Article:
Urine NGAL assay was performed according to the following steps: the microtiter plate was coated with monoclonal anti-NGAL antibody. A total of 100 μl of standards or samples are added to the appropriate microtiter plate and incubated for 90 min at 37 °C. Remove the liquid of each well, add 0.1 ml of a biotin-conjugated polyclonal anti-NGAL antibody to each well, and incubate for 1 h at 37 °C. Aspirate each well and wash with wash buffer, repeating the process three times for a total of three washes, followed by the addition of 100 μl of avidin conjugated to horseradish peroxidase (HRP) to each microplate and incubated for 30 min at 37 °C. Color development was achieved using a 90 μl TMB substrate solution is added to each well and incubated for 30 min in the dark at 37 °C. Only those wells that contain biotin-conjugated antibody and enzyme-conjugated avidin will exhibit a change in color. The enzyme-substrate reaction is terminated by the addition of 100 μl sulfuric acid solution, and the color change is measured spectrophotometrically at a wavelength of 450 nm ± 2 nm. Serial dilutions of recombinant human NGAL were used to establish a standard curve. The detection limit of NGAL with this research assay is 15.63–1000 pg/ml. The intra-assay coefficients of variations (CVs) were 3.9% and 6.2% at 1246 ± 48.6 and 6827 ± 423.3 pg/ml, respectively. Inter-assay CVs were 8.1% and 6.9% at 1522 ± 123.3 and 7133 ± 492.2 pg/ml, respectively.

Urine KIM-1 assay was performed according to the following steps: the microtiter plate was coated with monoclonal anti-KIM-1 antibody. A total of 100 μl of standards and samples are added to the appropriate microtiter plate and incubated for 90 min at 37 °C. Remove the liquid of each well, add 100 μl of a biotin-conjugated polyclonal anti-KIM-1 antibody to each well, and incubate for 1 h at 37 °C. Aspirate each well and wash with wash buffer, repeating the process three times for a total of three washes, followed by the addition of 100 μl of avidin conjugated to HRP to each microplate and incubated for 30 min at 37 °C. Color development was achieved using a 90 μl TMB substrate solution is added to each well and incubated for 30 min in the dark at 37 °C. Only those wells that contain biotin-conjugated antibody and enzyme-conjugated avidin will exhibit a change in color. The enzyme-substrate reaction is terminated by the addition of 100 μl sulfuric acid solution, and the color change is measured spectrophotometrically at a wavelength of 450 nm ± 2 nm. Serial dilutions of recombinant human KIM-1 were used to establish a standard curve. The detection limit of KIM-1 with this research assay is 31.2–2000 pg/ml. The intra-assay CVs were 4.6% and 6.1% at 253 ± 11.64 and 1220 ± 74.42 pg/ml, respectively. Inter-assay CVs were 6.4% and 7.9% at 317 ± 20.3 and 1458 ± 115.2 pg/ml, respectively.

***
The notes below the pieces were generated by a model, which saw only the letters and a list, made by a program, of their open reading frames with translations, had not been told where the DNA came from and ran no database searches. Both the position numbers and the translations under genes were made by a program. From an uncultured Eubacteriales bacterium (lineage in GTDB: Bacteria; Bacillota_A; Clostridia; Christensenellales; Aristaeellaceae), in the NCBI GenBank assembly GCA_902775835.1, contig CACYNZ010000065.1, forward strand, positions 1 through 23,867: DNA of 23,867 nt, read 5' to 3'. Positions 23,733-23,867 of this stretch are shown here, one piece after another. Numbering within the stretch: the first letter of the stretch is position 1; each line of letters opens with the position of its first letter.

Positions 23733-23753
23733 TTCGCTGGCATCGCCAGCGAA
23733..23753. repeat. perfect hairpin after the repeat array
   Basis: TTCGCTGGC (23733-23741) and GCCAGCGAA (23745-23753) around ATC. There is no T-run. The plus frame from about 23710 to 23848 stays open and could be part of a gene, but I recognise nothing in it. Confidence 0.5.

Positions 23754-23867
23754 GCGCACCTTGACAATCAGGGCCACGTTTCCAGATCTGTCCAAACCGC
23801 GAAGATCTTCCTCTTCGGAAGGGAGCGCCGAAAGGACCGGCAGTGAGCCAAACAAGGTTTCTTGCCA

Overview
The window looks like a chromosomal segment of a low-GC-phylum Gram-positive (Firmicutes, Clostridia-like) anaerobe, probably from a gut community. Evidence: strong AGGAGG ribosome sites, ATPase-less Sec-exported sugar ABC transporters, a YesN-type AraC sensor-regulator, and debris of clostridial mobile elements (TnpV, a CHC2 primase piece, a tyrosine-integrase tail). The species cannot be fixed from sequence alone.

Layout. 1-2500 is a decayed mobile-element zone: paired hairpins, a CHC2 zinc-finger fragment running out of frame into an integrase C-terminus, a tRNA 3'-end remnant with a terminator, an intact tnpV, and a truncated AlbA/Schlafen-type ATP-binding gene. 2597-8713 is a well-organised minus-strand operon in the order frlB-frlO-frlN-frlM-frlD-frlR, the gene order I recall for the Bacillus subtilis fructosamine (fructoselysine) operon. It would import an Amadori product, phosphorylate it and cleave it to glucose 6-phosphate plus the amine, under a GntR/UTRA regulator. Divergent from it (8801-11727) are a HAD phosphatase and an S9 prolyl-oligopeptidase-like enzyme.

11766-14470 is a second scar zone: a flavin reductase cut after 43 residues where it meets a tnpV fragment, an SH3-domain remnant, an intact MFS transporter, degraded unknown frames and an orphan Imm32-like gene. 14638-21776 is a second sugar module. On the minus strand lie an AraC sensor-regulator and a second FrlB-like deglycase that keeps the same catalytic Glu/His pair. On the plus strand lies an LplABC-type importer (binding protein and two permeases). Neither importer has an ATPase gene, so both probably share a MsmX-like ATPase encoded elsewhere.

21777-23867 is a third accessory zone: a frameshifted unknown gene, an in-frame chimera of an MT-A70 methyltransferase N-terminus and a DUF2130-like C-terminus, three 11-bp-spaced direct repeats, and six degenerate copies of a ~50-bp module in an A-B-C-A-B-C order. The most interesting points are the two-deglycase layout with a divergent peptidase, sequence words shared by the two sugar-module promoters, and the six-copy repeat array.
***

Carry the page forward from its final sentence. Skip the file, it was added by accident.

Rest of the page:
Urine IL-18 assay was performed according to the following steps; the microtiter plate was coated with monoclonal anti-IL-18 antibody. A total of 100 μl of standards and samples are added to the appropriate microtiter plate and incubated for 90 min at 37 °C .Remove the liquid of each well, add 100 μl of a biotin-conjugated polyclonal anti-KIM-1 antibody to each well, and incubate for 1 h at 37 °C. Aspirate each well and wash with wash buffer, repeating the process three times for a total of three washes, followed by the addition of 100 μl of avidin conjugated to HRP to each microplate and incubated for 30 min at 37 °C. Color development was achieved using a 90 μl TMB substrate solution is added to each well and incubated for 30 min in the dark at 37 °C. Only those wells that contain biotin-conjugated antibody and enzyme-conjugated avidin will exhibit a change in color. The enzyme-substrate reaction is terminated by the addition of 100 μl sulfuric acid solution, and the color change is measured spectrophotometrically at a wavelength of 450 nm ± 2 nm. Serial dilutions of recombinant human IL-18 were used to establish a standard curve. The detection limit of IL-18 with this research assay is 15.6–1000 pg/ml. The intra-assay coefficients of variations (CVs) were 4.3% and 5.5% at 135 ± 5.8 and 762 ± 41.9 pg/ml, respectively. Inter-assay CVs were 5.2% and 5.8% at 141 ± 7.3 and 776 ± 45.1 pg/ml, respectively.